Front-month crude prices rebound 1.4% Feb. 11 on the New York futures market while in London North Sea Brent hit an intraday low of $117.60/bbl before struggling back to just a 0.6% loss, narrowing the price spread with West Texas Intermediate.
The WTI price was supported by the “‘horse-designed-by-committee’ situation in Europe” with the French premier's call for reduction of the euro ignored by the European Central Bank, which warned against devaluing that currency, said analysts in the Houston office of Raymond James & Associates Inc.
“Concerns about job creation and the economy weighed on markets in the US, likely to the chagrin of President Barack Obama, who we suspect would rather focus tonight's State of the Union address on broader issues such as immigration, gun control, and the stagnating peace process in the Middle East,” Raymond James analysts reported.
In its monthly report issued Feb. 12, the Organization of Petroleum Exporting Countries estimated it will have to produce 29.8 million b/d to meet world demand in 2013, up 100,000 b/d from its previous estimate but 300,000 b/d below 2012 average production. OPEC reported producing 30.3 million b/d in January.
The price of OPEC’s basket of 12 benchmark crudes rose 2.5% in January to an average $109.28/bbl. For the year so far, OPEC’s basket price has averaged $110.13/bbl (OGJ Online, Feb. 11, 2013). The front-month US futures contract in the New York market was up 7.5% to an average $94.83/bbl in January while ICE Brent ended the month at $112.32/bbl.
“The agreement in the US averting the fiscal cliff triggered a rally in crude prices, along with improving confidence in the global economy,” OPEC reported. “The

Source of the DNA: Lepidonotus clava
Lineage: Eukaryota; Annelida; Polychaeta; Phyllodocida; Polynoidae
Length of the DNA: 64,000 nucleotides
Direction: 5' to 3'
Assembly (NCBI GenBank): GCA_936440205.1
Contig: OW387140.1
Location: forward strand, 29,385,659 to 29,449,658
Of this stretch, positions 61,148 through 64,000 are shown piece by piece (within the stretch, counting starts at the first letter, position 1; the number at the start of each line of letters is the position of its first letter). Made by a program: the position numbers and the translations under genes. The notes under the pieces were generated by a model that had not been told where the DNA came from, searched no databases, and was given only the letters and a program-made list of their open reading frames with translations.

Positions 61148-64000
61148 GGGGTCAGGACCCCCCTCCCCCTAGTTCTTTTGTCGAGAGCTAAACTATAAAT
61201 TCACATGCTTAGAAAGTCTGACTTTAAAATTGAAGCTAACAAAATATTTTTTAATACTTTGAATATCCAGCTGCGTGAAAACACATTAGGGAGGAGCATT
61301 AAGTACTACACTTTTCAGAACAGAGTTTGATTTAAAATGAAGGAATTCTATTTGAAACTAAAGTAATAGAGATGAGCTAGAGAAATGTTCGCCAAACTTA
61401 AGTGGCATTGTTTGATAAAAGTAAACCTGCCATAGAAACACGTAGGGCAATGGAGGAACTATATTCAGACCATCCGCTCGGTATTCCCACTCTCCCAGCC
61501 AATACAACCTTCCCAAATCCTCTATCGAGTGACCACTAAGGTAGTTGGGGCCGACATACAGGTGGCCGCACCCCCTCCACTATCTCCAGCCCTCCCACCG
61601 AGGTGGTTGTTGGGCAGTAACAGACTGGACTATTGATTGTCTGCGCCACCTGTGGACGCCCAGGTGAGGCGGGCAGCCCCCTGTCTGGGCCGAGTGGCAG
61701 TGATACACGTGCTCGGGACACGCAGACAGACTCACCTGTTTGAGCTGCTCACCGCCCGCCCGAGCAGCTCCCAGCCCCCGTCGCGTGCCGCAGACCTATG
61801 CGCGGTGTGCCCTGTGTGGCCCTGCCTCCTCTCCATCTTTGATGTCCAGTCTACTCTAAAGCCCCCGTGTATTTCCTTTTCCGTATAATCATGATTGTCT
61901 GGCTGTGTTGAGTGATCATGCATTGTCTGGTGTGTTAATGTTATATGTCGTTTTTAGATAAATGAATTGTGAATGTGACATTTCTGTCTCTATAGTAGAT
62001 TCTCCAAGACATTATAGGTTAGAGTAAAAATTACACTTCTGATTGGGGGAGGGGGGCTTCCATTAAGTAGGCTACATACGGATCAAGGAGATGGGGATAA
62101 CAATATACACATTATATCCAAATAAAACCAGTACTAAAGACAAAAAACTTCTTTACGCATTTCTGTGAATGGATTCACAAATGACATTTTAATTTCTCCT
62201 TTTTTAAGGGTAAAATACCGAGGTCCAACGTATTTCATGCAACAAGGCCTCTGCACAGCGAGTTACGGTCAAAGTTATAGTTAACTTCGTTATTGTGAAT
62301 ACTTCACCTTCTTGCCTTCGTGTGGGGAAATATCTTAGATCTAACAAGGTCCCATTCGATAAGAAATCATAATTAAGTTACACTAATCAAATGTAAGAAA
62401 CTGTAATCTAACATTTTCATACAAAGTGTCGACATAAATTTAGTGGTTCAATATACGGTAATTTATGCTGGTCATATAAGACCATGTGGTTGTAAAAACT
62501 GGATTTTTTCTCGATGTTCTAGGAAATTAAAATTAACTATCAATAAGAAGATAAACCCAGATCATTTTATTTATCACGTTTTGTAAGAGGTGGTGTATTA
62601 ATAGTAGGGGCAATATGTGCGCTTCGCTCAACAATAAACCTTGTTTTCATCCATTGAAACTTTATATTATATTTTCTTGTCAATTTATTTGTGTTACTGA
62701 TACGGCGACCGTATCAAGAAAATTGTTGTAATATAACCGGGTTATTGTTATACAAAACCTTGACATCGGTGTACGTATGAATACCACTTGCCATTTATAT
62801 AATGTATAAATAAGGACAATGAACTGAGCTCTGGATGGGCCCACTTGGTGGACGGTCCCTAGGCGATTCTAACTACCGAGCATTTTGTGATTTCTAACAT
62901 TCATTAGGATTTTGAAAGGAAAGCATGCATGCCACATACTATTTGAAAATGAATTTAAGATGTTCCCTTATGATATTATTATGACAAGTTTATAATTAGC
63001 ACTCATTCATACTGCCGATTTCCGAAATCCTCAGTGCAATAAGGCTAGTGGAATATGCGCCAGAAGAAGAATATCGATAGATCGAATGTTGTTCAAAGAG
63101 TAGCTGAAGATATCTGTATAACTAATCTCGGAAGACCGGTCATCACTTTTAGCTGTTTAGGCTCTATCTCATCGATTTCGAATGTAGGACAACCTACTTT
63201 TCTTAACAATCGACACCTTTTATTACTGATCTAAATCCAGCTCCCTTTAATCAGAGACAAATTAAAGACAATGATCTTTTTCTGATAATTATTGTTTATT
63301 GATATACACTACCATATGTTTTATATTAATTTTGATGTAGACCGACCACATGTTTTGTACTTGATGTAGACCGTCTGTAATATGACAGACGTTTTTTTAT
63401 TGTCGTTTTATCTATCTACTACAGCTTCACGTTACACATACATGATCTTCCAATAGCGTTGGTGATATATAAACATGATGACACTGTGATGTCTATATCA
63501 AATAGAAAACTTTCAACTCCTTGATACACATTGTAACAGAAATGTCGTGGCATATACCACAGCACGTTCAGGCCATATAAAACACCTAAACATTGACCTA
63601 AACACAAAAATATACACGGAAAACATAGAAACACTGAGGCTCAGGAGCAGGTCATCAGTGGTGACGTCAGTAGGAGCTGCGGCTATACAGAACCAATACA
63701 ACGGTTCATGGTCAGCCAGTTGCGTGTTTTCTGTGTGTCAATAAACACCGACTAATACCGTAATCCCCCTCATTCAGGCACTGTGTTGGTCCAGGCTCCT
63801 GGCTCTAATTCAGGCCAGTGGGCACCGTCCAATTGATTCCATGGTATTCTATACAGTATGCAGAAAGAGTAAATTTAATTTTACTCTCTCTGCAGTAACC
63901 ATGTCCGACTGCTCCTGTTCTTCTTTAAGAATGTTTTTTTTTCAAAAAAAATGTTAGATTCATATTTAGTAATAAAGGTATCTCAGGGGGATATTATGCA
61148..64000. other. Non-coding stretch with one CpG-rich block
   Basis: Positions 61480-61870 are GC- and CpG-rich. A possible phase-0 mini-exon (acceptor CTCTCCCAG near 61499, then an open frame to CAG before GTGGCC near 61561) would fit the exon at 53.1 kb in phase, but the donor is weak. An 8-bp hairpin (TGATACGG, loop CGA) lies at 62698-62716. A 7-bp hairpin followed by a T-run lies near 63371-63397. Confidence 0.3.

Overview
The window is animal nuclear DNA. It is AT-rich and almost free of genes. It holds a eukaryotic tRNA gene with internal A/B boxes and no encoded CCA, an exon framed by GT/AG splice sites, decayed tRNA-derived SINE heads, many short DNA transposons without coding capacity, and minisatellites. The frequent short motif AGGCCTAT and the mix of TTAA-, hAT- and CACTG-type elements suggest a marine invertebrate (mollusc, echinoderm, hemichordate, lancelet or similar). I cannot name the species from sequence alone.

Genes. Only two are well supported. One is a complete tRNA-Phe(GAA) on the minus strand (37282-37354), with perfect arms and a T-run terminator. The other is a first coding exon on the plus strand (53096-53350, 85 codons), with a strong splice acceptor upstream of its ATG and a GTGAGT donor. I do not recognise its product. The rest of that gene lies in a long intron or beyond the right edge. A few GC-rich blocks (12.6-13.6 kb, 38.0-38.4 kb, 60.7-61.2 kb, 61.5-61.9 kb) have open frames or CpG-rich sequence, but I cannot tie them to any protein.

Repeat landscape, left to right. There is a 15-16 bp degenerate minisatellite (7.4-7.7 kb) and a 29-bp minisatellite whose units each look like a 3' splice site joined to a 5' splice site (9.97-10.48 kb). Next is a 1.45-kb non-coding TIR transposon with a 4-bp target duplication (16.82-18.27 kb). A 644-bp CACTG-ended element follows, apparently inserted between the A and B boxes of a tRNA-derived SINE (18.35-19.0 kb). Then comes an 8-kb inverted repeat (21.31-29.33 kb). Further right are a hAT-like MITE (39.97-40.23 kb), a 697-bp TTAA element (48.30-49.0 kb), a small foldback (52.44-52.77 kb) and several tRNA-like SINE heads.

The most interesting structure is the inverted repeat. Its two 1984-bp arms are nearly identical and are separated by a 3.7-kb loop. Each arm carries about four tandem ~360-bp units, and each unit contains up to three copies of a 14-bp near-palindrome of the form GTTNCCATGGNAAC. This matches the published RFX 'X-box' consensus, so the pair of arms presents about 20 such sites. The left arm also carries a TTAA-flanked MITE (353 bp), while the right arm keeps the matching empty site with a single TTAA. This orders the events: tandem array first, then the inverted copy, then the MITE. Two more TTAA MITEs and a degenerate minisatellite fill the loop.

increasing optimism about the economic outlook has also stimulated a large wave of speculative buying in the oil futures market.” Increased capacity for the Seaway Pipeline from Cushing, Okla., to the Gulf Coast, open arbitrage to Asia, and production glitches in the North Sea market also influenced WTI and Brent prices.
OPEC’s estimate of world economic growth remained unchanged at 3% for 2012 and 3.2% for 2013, but a weak fourth quarter reduced its estimates of US growth to 2.2% in 2012 and 1.8% in 2013. Japan’s estimated growth was unchanged at 0.7% this year, after an estimated expansion of 2% in 2012. The Euro-zone is still forecast to recover to 0.1% growth from a decline of 0.4% in 2012. China continues to benefit from increased global trade and is forecast to expand 8.1% in 2013 and 7.8% in 2012, up 0.1% and 0.2%, respectively. India’s growth in 2013 has been revised to 6.1% from 6.4%, following growth of 5.5% in 2012.
“While a tentative recovery in the global economy is visible, a number of fiscal-related issues in the developed countries remain and are likely to impact growth in the coming months,” said OPEC officials.
The March and April contracts for benchmark US sweet, light crudes jumped by $1.31/bbl each to $97.03/bbl and $97.58/bbl, respectively, Feb. 11 on the New York Mercantile Exchange. On the US spot market, WTI at Cushing was up that same amount to match the March closing price.
However, heating oil for March delivery slipped 0.69¢ to $3.23/gal on NYMEX. Reformulated stock for oxygenate blending for the same month dropped 3.76¢ to $3.02/gal.
Even as workers in the Northeast were digging out from 3 ft of snow dumped by a weekend blizzard, the March natural gas contract recovered 0.7¢ to $3.28/MMbtu on NYMEX. On the US spot market, gas at Henry Hub, La., fell 5.6¢ to $3.22/MMbtu.
In London, the March Brent contract lost 77¢ to $118.13/bbl. Gas oil for February was down $4.50 to $1,026.25/tonne.
The average price for OPEC’s basket of 12 benchmark crudes was down 8¢ to $114.36 for the day.
Contact Sam Fletcher at firstname.lastname@example.org